In winter, the two massive boilers that heat the Regional Justice Center are fired up with natural gas, keeping water hot as it flows through the courthouse heating system.
The boilers also are running and heating water even when it’s summer in sunny Las Vegas.
It’s another shortcoming of the Regional Justice Center, a 19-story, 710,000-square-foot building that has been plagued with a variety of problems during construction and after its 2005 opening at 200 Lewis Ave. in downtown Las Vegas.
A county audit of energy usage and utility costs found that the center has an inefficient heating system, with boilers that heat water year-round, regardless of whether the weather is chilly or broiling. The boiler heats water at 160 to 200 degrees.
The design flaw could end up costing Clark County up to $500,000.
“Since all the water in the two boilers must be heated year round to a set temperature, natural gas usage is significantly higher in the spring, summer and fall months than is necessary with the system constantly cycling,” the auditor wrote. “The boilers are on all year round as if the building needed to be heated year round.”
That audit found that the boiler system wasn’t designed to take into account periods of lower demand. The boiler also provides hot water for uses besides heating, such as hot water in restrooms. The boiler system cannot be adjusted, however, to heat less water for that purpose when the weather warms.
The county is now exploring options that are more efficient, said Jerry Stueve, director of the county’s Department of Real Property Management.
“First of all, we have to do an estimate and figure out how much we think it’s going to cost,” he said.
The county could end up putting in a three-phase boiler system that can adjust its heating based on the needs of the building, according to Stueve’s written response to the audit’s finding.
Or it could add a summer boiler to use for hot water in restrooms, which would allow the existing system to shut down in warmer months, he said.
The preliminary price for adding a summertime boiler is up to $500,000.
It’s also possible county officials could do nothing to change the system, depending on whether funding is available.
There is no time frame yet for when a new system could be in place. But any final decision, after getting input from staff and a consultant, would be at least several months away. The county will have a consultant to help with the planning, Stueve said.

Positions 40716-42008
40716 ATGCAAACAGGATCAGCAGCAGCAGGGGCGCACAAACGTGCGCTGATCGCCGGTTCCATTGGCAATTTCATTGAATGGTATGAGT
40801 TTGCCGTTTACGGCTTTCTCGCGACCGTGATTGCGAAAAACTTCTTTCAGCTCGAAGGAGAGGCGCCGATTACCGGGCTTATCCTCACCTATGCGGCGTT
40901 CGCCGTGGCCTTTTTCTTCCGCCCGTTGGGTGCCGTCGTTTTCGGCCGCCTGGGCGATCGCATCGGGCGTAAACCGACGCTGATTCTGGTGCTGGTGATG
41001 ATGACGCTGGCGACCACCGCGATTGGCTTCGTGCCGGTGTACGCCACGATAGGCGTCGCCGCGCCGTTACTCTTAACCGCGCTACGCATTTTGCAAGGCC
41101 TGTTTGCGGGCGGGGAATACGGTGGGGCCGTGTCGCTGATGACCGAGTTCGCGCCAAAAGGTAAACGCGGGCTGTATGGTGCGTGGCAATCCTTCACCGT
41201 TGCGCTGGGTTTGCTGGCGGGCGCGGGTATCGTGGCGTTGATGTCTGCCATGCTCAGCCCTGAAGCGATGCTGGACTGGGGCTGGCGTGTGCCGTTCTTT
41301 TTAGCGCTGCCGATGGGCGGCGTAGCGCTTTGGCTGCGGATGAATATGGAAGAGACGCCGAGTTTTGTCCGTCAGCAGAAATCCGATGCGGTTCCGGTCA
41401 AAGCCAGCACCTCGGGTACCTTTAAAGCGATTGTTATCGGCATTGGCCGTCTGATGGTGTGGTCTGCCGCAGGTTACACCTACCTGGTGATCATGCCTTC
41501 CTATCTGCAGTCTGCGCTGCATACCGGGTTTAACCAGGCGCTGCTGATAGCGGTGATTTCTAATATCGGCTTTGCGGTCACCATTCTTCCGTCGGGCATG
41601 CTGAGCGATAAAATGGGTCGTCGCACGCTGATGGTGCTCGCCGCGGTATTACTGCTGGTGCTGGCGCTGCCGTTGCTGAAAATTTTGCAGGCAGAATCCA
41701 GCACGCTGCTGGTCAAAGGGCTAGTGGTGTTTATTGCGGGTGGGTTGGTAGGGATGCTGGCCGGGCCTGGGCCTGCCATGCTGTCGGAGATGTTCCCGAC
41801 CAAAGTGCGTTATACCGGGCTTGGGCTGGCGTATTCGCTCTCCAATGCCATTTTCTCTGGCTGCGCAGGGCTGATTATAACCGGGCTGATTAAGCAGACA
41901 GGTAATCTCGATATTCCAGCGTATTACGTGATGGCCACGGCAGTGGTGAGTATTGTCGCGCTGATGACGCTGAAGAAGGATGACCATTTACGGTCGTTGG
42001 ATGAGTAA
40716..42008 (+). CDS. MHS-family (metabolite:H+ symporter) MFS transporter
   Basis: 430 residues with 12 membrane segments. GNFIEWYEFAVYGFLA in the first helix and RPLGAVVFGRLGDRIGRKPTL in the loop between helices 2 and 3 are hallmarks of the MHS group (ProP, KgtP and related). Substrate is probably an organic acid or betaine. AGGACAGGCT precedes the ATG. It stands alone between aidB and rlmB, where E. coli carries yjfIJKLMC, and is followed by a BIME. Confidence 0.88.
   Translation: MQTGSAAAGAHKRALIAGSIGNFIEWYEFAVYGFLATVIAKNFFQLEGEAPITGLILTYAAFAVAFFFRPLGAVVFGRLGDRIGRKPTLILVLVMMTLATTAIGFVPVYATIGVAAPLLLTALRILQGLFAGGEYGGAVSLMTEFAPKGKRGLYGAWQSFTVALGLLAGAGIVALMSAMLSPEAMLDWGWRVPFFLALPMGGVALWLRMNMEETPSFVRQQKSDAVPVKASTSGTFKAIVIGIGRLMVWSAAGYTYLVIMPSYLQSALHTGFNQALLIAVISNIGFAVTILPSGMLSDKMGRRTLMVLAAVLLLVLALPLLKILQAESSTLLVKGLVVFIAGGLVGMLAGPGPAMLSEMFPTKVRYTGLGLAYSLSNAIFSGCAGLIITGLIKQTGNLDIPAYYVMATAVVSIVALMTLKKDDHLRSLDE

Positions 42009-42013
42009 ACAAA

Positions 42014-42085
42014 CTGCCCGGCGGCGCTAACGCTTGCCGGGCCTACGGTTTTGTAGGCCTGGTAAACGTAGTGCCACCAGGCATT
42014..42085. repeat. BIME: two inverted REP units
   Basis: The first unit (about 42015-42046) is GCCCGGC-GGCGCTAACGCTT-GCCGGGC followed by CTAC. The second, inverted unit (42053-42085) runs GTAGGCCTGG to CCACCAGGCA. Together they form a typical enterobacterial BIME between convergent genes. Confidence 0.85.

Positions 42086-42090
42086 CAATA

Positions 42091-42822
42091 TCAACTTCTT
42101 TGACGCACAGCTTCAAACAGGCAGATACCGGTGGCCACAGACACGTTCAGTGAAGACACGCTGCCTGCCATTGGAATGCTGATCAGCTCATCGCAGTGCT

It’s also unknown at this point how much the change would save in utility costs. The county’s gas bill for an 11-month period amounted to $180,010 at the Regional Justice Center, audit records show.
County officials were unable to provide documentation for the boiler and its specifications, such as how long the equipment’s lifetime would be for Clark County.
Most boilers, even those that die young, have lifespans that are longer than the Regional Justice Center’s boiler, according to an expert in boiler systems.
In general, a new commercial boiler has a lifetime of 20 to 40 years before it needs to be replaced, said Rick Smith, a professional engineer from Ohio who provides expert court testimony and consulting about large-scale boiler issues. The lifespan of a boiler also depends on how well-maintained it is, Smith said.
County officials acknowledge that replacing the boiler would be earlier than usual but also note the troubled building’s history.
“It’s not normal we would have to replace a boiler this quickly,” Stueve said. “However, you have to remember how the RJC was built. It was built under a contentious contractor-owner relationship, and not everything was built the way it should have.”
The county and the general contractor building the Regional Justice Center, AF Construction, went to court over their differences. The building’s other defects that the county found fault with included uneven, sloping floors and leaky windows, according to Review-Journal archives.
Lawsuits over boilers usually aren’t centered on efficiency, Smith said.
“Mostly, it’s over a boiler that’s exploded or failed and hurt someone,” Smith said.
And that, at least, hasn’t happened with this boiler.
The Regional Justice Center has had plenty of other problems, though.
In recent months, the secured double doors on the south interior, which provide access to judges’ chambers, have had a broken alarm system that required security changes.
The county in 2010 spent $60,000 to fix blind spots in the security camera system by installing nine exterior cameras.
The Regional Justice Center contains Las Vegas Justice Court, District Court, Municipal Court, the Nevada Supreme Court and offices of the district attorney and the city attorney.
Contact reporter Ben Botkin at firstname.lastname@example.org or 702-405-9781. Follow him on Twitter @BenBotkin1.